There is no shortage of software in today’s biopharma R&D organization. Cloud-based electronic data capture (EDC), laboratory information management systems (LIMS), process automation, and chemical informatics are just a few of the well-established tools that support R&D and have a meaningful impact. While software has become a …

Read the full piece at Life Science Leader Online.

What’s the difference between “software-led” and “using software”?

Ask an automotive engineer to improve passenger safety and they will invent features like seat belts, airbags and anti-lock brakes. Ask a software engineer to improve passenger safety and they will replace the driver with sensors and software.

The power of software-led projects goes beyond…

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A milestone worth celebrating

There have been a series of events that have defined the history of twoXAR. There was the lecture from Prof. Sirota on computational drug discovery that inspired me to invent. There was the encouragement from V. Paul Lee to patent my idea rather than publish an academic paper. There was the realization that Andrew M. Radin shared not only my name, but my passion for biotechnology and entrepreneurship.  There was that key moment while sailing the Charles River in the summer of 2014 when Andrew and I decided to launch this company.

More milestones followed. There was the day we received funds from our very first investor, Haya Al Ghanim. The email that told us we had been accepted to the StartX accelerator program at Stanford University. The phone call with Michigan State University’s Dr. Tim Collier where we learned our technology predicted in silico what he saw in the lab.

All along the way we’ve assembled an amazing team of scientists and engineers who continually push twoXAR’s technology forward, beyond my wildest imagination.

Today, I’m pleased to announce an exciting new milestone that will further shape our future. Andreessen Horowitz has led a $3.5M investment in twoXAR, along with the Stanford-StartX Fund and our visionary group of angel investors.

We will use these funds to grow our team, form new partnerships and further progress our drug candidates through preclinical studies. We are honored and pleased to have Andreessen Horowitz support our efforts. In addition to their investment, the team at Andreessen Horowitz, including our General Partner Vijay Pande, have signed up to help us with everything from recruiting to business development. It gives us great satisfaction to know we have a world-class organization standing behind us.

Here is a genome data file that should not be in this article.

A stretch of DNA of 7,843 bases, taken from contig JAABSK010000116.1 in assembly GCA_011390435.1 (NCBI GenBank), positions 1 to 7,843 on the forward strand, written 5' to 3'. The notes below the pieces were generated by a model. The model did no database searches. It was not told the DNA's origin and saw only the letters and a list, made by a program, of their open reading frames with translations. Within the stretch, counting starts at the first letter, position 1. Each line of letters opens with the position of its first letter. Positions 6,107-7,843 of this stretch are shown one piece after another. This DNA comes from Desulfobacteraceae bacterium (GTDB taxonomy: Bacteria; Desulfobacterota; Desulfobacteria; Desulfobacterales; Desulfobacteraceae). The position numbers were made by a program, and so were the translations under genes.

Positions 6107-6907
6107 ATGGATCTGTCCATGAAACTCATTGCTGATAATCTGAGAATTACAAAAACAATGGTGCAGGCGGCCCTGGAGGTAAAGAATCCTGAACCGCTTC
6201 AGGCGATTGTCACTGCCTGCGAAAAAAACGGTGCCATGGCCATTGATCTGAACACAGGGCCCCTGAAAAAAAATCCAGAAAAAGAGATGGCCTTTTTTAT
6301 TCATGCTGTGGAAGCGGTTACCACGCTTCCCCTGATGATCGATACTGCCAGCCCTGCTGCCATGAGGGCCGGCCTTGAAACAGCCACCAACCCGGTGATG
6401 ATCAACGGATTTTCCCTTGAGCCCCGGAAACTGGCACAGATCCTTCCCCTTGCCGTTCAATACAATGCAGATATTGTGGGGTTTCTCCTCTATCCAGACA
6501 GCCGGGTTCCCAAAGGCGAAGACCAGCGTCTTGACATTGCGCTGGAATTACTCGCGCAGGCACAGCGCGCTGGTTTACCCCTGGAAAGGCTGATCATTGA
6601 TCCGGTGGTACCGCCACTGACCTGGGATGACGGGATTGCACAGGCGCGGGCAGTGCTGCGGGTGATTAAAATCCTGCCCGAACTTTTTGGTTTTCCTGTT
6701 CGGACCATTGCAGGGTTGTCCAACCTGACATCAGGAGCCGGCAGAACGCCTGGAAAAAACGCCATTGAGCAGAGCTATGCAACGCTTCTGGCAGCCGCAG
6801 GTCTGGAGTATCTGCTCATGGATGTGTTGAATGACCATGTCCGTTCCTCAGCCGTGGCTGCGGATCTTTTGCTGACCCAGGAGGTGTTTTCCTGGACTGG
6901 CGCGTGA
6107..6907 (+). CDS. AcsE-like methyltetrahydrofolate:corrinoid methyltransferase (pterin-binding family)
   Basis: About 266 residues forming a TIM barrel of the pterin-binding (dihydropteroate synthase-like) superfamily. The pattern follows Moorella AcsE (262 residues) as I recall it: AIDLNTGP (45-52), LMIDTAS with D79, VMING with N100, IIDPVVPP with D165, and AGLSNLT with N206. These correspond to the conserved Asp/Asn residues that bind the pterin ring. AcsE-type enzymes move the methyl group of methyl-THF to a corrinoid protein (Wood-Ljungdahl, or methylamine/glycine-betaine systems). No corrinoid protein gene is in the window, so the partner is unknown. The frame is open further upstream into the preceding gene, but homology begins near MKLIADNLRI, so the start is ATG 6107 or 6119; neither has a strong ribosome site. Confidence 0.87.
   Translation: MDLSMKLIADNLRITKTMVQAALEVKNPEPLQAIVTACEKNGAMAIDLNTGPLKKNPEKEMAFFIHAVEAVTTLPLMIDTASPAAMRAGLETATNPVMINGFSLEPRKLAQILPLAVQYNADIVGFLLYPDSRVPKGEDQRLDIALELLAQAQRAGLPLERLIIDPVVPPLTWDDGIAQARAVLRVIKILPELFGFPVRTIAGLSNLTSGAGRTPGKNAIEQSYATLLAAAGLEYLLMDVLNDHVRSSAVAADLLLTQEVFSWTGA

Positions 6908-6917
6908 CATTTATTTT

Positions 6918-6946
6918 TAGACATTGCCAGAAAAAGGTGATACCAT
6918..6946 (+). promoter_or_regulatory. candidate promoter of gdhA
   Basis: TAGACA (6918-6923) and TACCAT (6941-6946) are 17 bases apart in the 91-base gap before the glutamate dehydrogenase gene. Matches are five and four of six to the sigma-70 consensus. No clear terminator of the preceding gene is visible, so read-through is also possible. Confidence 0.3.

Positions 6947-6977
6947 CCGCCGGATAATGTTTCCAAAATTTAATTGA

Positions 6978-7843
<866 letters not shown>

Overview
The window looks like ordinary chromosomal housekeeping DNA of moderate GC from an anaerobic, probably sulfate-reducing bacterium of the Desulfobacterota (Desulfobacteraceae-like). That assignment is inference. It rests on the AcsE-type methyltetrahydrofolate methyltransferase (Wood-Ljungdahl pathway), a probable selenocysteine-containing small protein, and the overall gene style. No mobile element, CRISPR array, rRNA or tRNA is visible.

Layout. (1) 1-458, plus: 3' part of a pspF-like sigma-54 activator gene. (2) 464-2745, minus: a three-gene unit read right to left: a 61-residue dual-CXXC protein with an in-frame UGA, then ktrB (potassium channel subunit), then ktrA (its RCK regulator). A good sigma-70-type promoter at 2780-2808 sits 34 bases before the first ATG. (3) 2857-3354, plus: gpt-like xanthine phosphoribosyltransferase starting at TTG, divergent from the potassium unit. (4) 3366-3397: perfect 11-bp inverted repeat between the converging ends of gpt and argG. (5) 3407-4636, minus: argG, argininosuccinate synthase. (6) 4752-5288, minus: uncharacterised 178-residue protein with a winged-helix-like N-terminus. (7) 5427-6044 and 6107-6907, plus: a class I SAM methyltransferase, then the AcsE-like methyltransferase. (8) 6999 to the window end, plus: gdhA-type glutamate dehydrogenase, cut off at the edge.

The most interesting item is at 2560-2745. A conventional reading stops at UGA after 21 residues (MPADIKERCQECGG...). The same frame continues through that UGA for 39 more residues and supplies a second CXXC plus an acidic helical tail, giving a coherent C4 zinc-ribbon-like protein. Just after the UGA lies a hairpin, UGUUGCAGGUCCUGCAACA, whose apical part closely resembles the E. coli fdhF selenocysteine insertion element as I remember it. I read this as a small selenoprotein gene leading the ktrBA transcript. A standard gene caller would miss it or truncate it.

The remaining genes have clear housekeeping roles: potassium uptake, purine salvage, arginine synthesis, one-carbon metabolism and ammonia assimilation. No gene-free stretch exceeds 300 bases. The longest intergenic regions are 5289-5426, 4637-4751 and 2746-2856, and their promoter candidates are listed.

There are many more milestones, to be revealed on the road ahead. We look forward to sharing with you our success and discoveries along the way.

Balancing Transparency and Protecting IP

The recent Theranos news has brought to mind the difficult balance between full technical transparency and protecting company IP. As co-founder of a company that has developed a technology that we believe will transform the drug discovery industry, I have struggled with how to best support our claims while protecting our trade secrets.

Early in our company history we thought about moving right from our computational drug predictions into animal studies without involving third parties. At the time, it seemed like the right idea. We could move quickly, reduce uncertainties and produce results in an efficient manner. We learned, however, that without anyone to validate our claims, it was difficult to develop the partnerships and raise the capital required to run these experiments.

Given these hurdles, we decided to  pursue a collaboration-based model. Today, we are working with scientists in academic and commercial biopharma labs who can validate our predictions independently without having any knowledge of our predictive algorithms. We do this by making computational predictions that are then compared to physical experiments made by our collaborators in the wet lab. As we continue to show that our computational predictions match the results they are generating independently in the wet lab, we build confidence in our technology while keeping our secret sauce under wraps.

While we feel that we’ve struck an appropriate balance for where we are today, we continue to think through the best ways to provide the right level of transparency for others to evaluate our claims. For us as scientists, it is important to have the feedback and input of the drug development community. We believe that it’s going to take more than just us to bring this new technology to market – we rely on our collaborators and partners to work with us in this regard.

We want to radically change the process of drug discovery, but, at the end of the day, we want to make sure we are able to do it without sacrificing our commitment to safety and efficacy through rigorous scientific validation.